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If I asked this before on here, I guess I'm losing more than my hearing. I know I wanted to ask before. I did at least search my prior posts and found no entry for this so, here we go:


I have a black Pace-Legacy lo-boy style enclosed motorcycle trailer. It's only about 3 years old but sitting outside down here in the sun & heat, the finish has developed that slightly cloudy, faded sort of look. That loss of a clean, deep black finish. It's not at all severe, but it is noticable. I've tried any number of different things to try to bring the depth of color back and failed. I'm almost positive that it's baked enamel and I'm frankly at a loss as to what to use. :think:


So, if any of you have any experience with this issue, I sure would like to hear your solution. I coming up blank. I've hesitated on removing the Harley-Davidson decal on the back door until I can come with a satisfactory fix for the finish, because I know there's going to be a difference in shade when the decal comes off and I want to be able to minimize it. Anyway, any help will be welcome.


If I can't do anything with the finish (or maybe even if I can), I might just sell the darn thing. I haven't used it but a couple of times and the original reason I got it went away when my son got rid of his bike. That'll be a topic for another thread if I go that way with it.


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Rubbing compound with an electric buffer will make it shine again. Just dont hold the buffer in one place too long { you will take the paint off }. Then apply a coat of good wax. It should shine like new....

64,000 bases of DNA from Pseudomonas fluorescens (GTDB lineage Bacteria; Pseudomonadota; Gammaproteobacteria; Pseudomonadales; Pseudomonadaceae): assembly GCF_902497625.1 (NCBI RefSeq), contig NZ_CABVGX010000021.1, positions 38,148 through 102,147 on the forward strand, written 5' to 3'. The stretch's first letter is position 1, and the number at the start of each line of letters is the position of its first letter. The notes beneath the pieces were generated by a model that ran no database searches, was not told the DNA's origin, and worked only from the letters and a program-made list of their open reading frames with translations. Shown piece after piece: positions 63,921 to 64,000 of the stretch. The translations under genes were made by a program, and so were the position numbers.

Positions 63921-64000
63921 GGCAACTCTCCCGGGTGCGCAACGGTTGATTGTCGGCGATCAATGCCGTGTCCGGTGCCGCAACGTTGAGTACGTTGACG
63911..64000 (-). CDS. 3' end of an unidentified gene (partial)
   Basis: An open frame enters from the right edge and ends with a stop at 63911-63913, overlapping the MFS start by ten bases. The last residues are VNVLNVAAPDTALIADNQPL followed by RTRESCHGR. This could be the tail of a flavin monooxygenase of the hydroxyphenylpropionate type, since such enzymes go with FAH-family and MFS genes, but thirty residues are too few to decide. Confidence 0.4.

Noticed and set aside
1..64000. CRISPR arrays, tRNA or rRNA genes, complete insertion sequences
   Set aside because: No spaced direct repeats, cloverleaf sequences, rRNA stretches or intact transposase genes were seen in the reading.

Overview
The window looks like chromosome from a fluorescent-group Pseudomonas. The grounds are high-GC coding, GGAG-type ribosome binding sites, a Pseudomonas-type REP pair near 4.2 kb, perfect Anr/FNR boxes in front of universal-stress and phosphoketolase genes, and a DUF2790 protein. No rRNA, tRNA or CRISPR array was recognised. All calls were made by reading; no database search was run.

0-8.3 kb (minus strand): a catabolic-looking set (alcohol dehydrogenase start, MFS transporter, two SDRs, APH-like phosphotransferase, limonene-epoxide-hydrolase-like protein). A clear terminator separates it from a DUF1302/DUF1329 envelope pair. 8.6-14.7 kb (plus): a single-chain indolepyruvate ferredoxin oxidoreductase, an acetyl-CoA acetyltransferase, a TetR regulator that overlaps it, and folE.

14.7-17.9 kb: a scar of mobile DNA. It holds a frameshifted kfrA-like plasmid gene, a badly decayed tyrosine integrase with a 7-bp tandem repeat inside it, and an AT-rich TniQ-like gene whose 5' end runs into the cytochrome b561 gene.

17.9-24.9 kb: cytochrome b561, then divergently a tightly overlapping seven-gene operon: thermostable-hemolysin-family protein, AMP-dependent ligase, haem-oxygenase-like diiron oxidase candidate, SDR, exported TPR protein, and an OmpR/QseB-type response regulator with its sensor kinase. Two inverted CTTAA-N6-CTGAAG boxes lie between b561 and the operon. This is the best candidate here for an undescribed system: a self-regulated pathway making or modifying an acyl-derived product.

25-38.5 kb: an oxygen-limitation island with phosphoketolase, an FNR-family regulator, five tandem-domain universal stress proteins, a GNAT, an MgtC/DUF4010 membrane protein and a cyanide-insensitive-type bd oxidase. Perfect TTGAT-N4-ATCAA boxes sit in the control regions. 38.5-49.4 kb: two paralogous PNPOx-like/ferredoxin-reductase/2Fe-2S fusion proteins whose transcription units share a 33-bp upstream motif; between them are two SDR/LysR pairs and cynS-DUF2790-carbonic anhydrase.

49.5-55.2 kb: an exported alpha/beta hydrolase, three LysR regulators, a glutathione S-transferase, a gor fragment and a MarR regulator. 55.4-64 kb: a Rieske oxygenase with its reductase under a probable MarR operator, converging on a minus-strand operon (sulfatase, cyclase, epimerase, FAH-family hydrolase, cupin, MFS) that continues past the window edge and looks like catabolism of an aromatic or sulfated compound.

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Question for you - Have you ever waxed or applied any type of treatment to the trailer?


+1 to DaveCB's comment provided that the trailer was painted base/clear.


If you are to go out and buy a buffer a reasonable type to pick up (if you have not done much of this type of work) would be a random orbiting buffer. This helps prevent burning through the clear by leaving the buffer in one place too long.


If it is just baked enamel with no type of clear on it then you've got yourself a different problem. Some rubbing compound and a nice coat of polish MIGHT work, but it is much more difficult if you do not have a clear coat to work with. Typically what one does with the rubbing compound and a buffer is essentially move around some of the existing clear coat, and in effect, cleaning it up the appearance by smoothing it out; then the applied polish adds more protection over the coat that was 'scratched up' by the rubbing compound providing more protection from scratching and fading by being an additional barrier to help protect the existing finish.

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Not the entire trailer. Just a couple of very small test spots. I'm 99% sure that this is baked enamel. I've got a couple of good buffers (d/a type). I've used compound to good effect on non-clearcoat finishes before. It's a tiresome process, using the various grades to cut, polish and then use sealers and waxes, but when I'm done the results have been phenomenal. I did it on a '55 Ford Fairlane 2 door hardtop and again later on an '81 Corvette (and no the Vette was not clearcoated for whatever reason......funny, it was black too! I will say that when I finished it, it looked almost like it had been clearcoated. Not even the hint of a spiderweb scratch; thing looked like a big black mirror. should have kept that car) Anyway... none of those were baked enamel


Part of the reason I posted the query is that I've run into this before on baked enamel on I believe it was an old style camper shell. I never could get that thing to look the way I wanted it to.

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Used to own one of those too, part of the problem is oxidation run off from the roof. I hate black trailers, you see everything!! Are the decals still flush or are they starting to peel on the edges (especially on the south west side). If you decide to sell it I doubt the time investment will give you that much more value, and if you keep it you're likely going to have to live with faded black. Good luck with it!!

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